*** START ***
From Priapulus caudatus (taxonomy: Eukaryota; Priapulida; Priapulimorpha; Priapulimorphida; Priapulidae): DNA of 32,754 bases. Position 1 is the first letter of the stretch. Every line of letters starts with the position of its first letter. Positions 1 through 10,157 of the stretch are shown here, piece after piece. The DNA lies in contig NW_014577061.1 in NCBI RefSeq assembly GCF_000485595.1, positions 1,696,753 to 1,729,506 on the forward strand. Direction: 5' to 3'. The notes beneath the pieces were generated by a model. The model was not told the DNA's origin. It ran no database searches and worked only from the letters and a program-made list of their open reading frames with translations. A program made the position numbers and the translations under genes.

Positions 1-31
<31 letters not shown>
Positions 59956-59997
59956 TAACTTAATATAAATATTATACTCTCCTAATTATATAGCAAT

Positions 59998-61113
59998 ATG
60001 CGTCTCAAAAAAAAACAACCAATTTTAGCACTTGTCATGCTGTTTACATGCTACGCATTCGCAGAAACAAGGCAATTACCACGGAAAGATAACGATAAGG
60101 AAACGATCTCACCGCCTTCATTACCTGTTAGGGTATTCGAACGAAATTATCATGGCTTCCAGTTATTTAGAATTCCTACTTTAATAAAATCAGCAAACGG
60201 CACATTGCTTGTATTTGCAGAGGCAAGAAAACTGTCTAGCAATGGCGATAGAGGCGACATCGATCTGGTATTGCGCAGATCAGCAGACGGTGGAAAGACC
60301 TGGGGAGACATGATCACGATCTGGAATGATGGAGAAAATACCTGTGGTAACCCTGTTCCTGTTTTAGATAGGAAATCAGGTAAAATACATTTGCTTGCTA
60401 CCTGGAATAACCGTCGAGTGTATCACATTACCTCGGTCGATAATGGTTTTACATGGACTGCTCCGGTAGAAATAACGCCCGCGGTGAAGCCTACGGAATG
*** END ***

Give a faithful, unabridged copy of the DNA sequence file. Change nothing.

From Priapulus caudatus (taxonomy: Eukaryota; Priapulida; Priapulimorpha; Priapulimorphida; Priapulidae): DNA of 32,754 bases. Position 1 is the first letter of the stretch. Every line of letters starts with the position of its first letter. Positions 1 through 10,157 of the stretch are shown here, piece after piece. The DNA lies in contig NW_014577061.1 in NCBI RefSeq assembly GCF_000485595.1, positions 1,696,753 to 1,729,506 on the forward strand. Direction: 5' to 3'. The notes beneath the pieces were generated by a model. The model was not told the DNA's origin. It ran no database searches and worked only from the letters and a program-made list of their open reading frames with translations. A program made the position numbers and the translations under genes.

Positions 1-31
<31 letters not shown>
Positions 59956-59997
59956 TAACTTAATATAAATATTATACTCTCCTAATTATATAGCAAT

Positions 59998-61113
59998 ATG
60001 CGTCTCAAAAAAAAACAACCAATTTTAGCACTTGTCATGCTGTTTACATGCTACGCATTCGCAGAAACAAGGCAATTACCACGGAAAGATAACGATAAGG
60101 AAACGATCTCACCGCCTTCATTACCTGTTAGGGTATTCGAACGAAATTATCATGGCTTCCAGTTATTTAGAATTCCTACTTTAATAAAATCAGCAAACGG
60201 CACATTGCTTGTATTTGCAGAGGCAAGAAAACTGTCTAGCAATGGCGATAGAGGCGACATCGATCTGGTATTGCGCAGATCAGCAGACGGTGGAAAGACC
60301 TGGGGAGACATGATCACGATCTGGAATGATGGAGAAAATACCTGTGGTAACCCTGTTCCTGTTTTAGATAGGAAATCAGGTAAAATACATTTGCTTGCTA
60401 CCTGGAATAACCGTCGAGTGTATCACATTACCTCGGTCGATAATGGTTTTACATGGACTGCTCCGGTAGAAATAACGCCCGCGGTGAAGCCTACGGAATG